Tuesday, June 25, 2013

J.R. Moehringer - Sutton

There are few things in this world that make me happier than walking through Barnes & Noble with no set goal in mind. Usually when I go book shopping, it's "Okay, let's hurry and get to the Mysteries section. No, don't check out the special edition classics, you don't need five copies of Pride & Prejudice. Oh, and don't you dare even THINK about going near that Buy One, Get One 50% table..."

But there are a few days a year I allow myself to meander and browse for purchases. One such day was the day this past school year that one of my more... hmm, how to phrase this... quick-fingered students made off with my iPhone. I was distraught. Not because my phone was gone, but because I always thought I was one of the teachers the students actually LIKED (which I was assured I was once word spread that someone took it). I trusted my students, and I take it personally when my trust is betrayed like that. So I needed that retail therapy... specifically I needed that literary retail therapy.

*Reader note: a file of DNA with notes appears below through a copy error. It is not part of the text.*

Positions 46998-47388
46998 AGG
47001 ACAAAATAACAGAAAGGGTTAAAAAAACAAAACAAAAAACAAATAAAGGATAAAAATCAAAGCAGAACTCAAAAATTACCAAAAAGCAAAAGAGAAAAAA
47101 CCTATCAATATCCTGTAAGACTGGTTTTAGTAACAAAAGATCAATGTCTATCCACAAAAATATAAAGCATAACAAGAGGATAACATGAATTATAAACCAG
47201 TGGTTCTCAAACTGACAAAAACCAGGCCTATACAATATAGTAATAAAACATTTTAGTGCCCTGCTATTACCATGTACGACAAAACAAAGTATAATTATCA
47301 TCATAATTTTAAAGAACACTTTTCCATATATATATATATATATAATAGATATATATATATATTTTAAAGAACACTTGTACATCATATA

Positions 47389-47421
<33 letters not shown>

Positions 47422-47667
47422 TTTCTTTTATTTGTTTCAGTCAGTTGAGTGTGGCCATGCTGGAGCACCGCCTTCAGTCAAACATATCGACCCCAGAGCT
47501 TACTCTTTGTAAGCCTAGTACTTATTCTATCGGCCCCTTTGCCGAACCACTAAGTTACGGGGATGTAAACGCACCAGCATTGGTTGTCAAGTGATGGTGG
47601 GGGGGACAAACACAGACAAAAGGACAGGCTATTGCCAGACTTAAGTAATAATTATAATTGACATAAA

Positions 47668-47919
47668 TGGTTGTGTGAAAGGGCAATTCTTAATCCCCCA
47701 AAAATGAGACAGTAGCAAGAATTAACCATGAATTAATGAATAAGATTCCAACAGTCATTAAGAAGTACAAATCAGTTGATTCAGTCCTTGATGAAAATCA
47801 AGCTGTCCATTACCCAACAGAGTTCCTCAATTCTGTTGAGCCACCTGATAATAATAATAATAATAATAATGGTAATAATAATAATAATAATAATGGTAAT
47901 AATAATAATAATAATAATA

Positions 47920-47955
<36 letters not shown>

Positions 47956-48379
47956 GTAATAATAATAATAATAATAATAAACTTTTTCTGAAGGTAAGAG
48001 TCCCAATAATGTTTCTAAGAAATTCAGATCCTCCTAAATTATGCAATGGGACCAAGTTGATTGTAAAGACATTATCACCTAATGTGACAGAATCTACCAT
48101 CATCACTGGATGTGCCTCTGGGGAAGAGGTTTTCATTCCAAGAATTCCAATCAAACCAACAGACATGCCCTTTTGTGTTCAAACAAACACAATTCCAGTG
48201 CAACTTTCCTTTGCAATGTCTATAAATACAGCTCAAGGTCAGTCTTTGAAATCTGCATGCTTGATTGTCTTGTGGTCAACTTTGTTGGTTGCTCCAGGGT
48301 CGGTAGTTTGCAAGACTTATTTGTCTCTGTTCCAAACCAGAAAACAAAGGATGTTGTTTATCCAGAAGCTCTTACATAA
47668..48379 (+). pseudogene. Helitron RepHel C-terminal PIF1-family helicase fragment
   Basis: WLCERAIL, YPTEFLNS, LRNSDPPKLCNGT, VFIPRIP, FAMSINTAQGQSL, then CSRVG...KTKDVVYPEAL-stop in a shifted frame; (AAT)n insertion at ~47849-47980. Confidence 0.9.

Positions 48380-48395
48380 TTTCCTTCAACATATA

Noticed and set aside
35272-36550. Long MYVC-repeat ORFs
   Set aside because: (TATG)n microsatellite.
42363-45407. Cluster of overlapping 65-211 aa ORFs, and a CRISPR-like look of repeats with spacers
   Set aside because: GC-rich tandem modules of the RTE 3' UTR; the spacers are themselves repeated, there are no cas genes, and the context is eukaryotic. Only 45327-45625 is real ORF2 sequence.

I picked up Edith Wharton's The Age of Innocence, because I'd been dying to read it. And while randomly wandering away from the W's, the cover pictured above grabbed my attention and forced me to pick it up. Once I started reading, I quickly realized that the book itself was just as good as its cover.

This novel is a fictional account of Willie Sutton, a real life bank robber. You've all heard of Al Capone. Willie Sutton was friends with him and even took some notes from the notorious thief. This novel travels back and forth between the events that led to Sutton's arrest(s) and his retelling of his life's work to two reporters. Moehringer gives Sutton a voice that is only too suited to a 1920's wise guy. Sutton details his crimes, his motives, and most importantly his love for a very special woman. It's a truly entertaining read. But what makes it better is that it is based off of a real person. Willie Sutton really lived, really robbed, and really loved. I highly recommend this underrated book. It's a great palate cleanser if you're coming off of a hefty classic (I'd just finished the previously mentioned Wharton novel) or if you're looking for the not so typical beach read.

Diagnosis: It's a quick read, but it's a quality read.

No comments:

Post a Comment